Nonprofit Newswire | The Democratization of Corporate Philanthropy—Really?

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July 7, 2010; Source: Forbes.com | The author of this blog posting is the founder and president of a firm called Do Well Do Good LLC, which partners with companies that want to “increase the positive impact of their social responsibility initiatives.” As the former director of Office Max’s Community Affairs Department, he is described by Forbes as “a Chicago-based expert on corporate social responsibility, philanthropy, and cause-marketing,” which enabled him to write about the “democratization of corporate philanthropy.”

Democratization, in this article, is the corporate philanthropic fad of philanthropic contests such as Pepsi Refresh, Kohl’s Cares, and the Members Project. The author says that these contests in which people vote for charitable giving priorities place “the general public . . . in charge of dictating a company’s giving . . . by using social media.” He then defends the secrecy rampant in corporate philanthropy as “absolutely necessary because of the sheer number of requests corporate giving officers receive.” (He says that corporations don’t have to disclose details of their corporate philanthropy, which is true for giving that doesn’t occur through corporate foundations, which like other foundations have to file 990PFs and disclose the recipients of their philanthropic giving.)

So let’s get this straight. Giving “the public” the ability to vote for the charitable distribution of a small amount of corporate largesse is democratization and so is keeping the philanthropic grantmaking of major corporations secret. Every grantmaker makes the argument for secrecy. Remember, private foundations argued against making their 990PFs open to public disclosure too.

The argument that corporate grantmakers can’t fend off applicants unless they keep their grantmaking secret is as bogus in the corporate world as it was among foundations until they were compelled to disclose. Corporate marketing programs such as Pepsi Refresh (described by the author as a “giant” program of $20 million), even with their use of social marketing tools, don’t do much to introduce democracy into the highly undemocratic world of corporate philanthropy.—Rick Cohen

  • Hildie

    These types of “contests” like Pepsi Refresh and other voting for your favorite charity, should really be called “American Idol Philanthropy”. Not exactly the kind of thoughtful charitable giving many of us in the nonprofit sector choose to embrace and promote. (credit to friend Alyssa in Colorado for her term “American Idol Philanthropy).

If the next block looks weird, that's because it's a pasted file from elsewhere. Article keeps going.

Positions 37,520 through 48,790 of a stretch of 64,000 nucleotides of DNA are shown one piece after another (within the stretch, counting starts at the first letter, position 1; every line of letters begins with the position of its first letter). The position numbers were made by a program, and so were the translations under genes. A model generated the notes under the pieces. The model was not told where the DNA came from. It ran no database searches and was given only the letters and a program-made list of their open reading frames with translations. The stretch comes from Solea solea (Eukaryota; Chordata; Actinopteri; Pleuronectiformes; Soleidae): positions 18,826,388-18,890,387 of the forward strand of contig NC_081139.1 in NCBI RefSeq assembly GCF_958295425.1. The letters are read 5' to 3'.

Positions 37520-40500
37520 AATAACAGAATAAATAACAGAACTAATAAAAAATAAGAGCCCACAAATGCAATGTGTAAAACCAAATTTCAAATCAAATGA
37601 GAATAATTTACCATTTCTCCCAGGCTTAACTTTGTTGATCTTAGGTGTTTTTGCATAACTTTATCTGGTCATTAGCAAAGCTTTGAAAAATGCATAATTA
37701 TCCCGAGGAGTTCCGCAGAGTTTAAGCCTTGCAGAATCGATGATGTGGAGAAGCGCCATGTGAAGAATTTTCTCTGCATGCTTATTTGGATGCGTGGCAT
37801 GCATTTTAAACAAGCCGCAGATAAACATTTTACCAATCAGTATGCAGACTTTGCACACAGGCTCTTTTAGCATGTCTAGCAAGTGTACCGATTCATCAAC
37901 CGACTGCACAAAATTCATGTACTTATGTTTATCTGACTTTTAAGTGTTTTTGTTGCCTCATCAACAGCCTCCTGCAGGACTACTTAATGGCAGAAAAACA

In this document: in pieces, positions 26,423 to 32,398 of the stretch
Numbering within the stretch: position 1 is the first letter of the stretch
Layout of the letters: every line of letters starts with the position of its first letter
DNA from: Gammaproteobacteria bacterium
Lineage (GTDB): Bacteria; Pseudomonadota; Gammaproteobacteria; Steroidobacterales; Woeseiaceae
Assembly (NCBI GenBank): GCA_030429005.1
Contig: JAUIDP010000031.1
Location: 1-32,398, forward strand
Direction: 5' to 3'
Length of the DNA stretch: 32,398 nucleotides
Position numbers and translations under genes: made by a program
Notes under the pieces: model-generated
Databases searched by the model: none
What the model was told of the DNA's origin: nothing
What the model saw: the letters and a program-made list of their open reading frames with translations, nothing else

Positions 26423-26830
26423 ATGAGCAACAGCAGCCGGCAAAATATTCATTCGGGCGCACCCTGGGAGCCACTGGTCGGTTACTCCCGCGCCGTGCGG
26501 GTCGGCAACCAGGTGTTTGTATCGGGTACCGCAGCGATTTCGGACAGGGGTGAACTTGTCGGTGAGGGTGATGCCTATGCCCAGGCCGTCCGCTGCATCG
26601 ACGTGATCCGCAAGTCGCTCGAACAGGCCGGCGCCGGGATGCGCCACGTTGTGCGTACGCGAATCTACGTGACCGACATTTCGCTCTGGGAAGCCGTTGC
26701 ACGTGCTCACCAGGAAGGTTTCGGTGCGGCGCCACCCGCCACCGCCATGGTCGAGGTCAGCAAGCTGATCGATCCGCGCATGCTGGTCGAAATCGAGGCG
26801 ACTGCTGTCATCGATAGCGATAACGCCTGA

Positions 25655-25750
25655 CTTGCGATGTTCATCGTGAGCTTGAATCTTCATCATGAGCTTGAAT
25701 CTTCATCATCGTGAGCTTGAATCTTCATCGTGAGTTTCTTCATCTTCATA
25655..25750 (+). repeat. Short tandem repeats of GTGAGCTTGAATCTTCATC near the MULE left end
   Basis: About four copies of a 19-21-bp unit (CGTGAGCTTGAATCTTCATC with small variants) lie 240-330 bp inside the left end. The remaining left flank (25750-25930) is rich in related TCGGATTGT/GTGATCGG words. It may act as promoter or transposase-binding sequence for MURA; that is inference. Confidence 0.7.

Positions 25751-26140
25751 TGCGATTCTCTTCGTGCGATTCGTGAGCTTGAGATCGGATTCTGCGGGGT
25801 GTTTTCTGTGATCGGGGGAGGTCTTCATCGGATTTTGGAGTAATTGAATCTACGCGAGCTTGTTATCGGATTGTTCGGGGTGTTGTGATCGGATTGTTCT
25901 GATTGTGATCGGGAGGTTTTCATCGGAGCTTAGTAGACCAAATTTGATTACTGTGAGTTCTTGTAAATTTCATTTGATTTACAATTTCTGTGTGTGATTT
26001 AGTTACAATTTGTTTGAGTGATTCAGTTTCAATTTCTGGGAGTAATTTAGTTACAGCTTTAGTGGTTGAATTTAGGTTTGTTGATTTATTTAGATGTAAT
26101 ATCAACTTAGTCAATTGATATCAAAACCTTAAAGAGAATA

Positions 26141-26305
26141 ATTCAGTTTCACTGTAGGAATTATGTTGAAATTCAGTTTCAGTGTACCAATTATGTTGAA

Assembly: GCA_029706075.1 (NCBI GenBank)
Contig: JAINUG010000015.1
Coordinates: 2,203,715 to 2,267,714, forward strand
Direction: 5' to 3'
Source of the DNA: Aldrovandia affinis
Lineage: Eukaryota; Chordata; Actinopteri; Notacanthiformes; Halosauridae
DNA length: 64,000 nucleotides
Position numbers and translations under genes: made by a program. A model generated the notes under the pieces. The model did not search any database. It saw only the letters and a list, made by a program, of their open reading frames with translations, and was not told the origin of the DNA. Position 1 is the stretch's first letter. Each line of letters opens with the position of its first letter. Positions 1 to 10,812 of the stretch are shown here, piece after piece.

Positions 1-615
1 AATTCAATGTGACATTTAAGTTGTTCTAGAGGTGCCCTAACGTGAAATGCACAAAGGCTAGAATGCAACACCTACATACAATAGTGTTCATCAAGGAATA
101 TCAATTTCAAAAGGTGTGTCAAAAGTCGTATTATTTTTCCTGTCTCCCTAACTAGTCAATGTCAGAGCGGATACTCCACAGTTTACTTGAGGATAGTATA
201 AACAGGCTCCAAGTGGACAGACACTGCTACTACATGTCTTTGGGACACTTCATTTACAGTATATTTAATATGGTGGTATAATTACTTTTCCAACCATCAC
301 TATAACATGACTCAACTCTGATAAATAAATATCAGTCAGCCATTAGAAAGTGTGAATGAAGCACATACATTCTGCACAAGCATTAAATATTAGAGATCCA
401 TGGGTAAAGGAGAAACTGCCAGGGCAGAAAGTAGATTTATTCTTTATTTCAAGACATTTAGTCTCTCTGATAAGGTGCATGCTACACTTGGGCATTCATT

• Andrew Schwartzberg

    Anyone who truly believes that this new corporate giving fad of the public voting for grants online is democratic is fooling themselves. Do you think there are large numbers of people out there going to the Pepsi Refresh site to read through all of the grant requests from the nonprofits in their community so they can vote on the one they think is most deserving? Think again. The people voting on these requests are those who are asked to do so by one of the nonprofits in the competition. The voters won’t read any of the other applications. They will simply go to the site and vote for the one they were asked to by their friend or relative who works for Agency X. So really these are popularity contests and have zero to do with the actual merit of the grant request. As a professional grant writer this trend absolutely infuriates me. The time and effort I take to craft a grant proposal is meaningless when it just boils down to how many people you can drive to a website.

    Democratic? No.
    Mindless? Yes.

  • rick cohen

    Dear Hildie: How funny! When I wrote this piece, my 14 year old daughter and I discussed adding American Idol and Dancing with the Stars to the piece as comparisons with this kind of philanthropy. I guess Alyssa scooped us. But American Idol was exactly how this read to us. Thanks so much for your comment.

  • rick cohen

    Dear Andrew: Very good points, all. So my question is this, who really believes the argument of the author of the article, a former corporate marketing/community affairs guy, that these American Idol contests are examples of democracy in corporate philanthropy? Are we all so uncritical as to simply accept these contentions as opposed to listening to the cogent points you made in your comment? Thanks for adding your comment to this newswire.

  • rick cohen

    Dear Andrew: Very good points, all. So my question is this, who really believes the argument of the author of the article, a former corporate marketing/community affairs guy, that these American Idol contests are examples of democracy in corporate philanthropy? Are we all so uncritical as to simply accept these contentions as opposed to listening to the cogent points you made in your comment? Thanks for adding your comment to this newswire.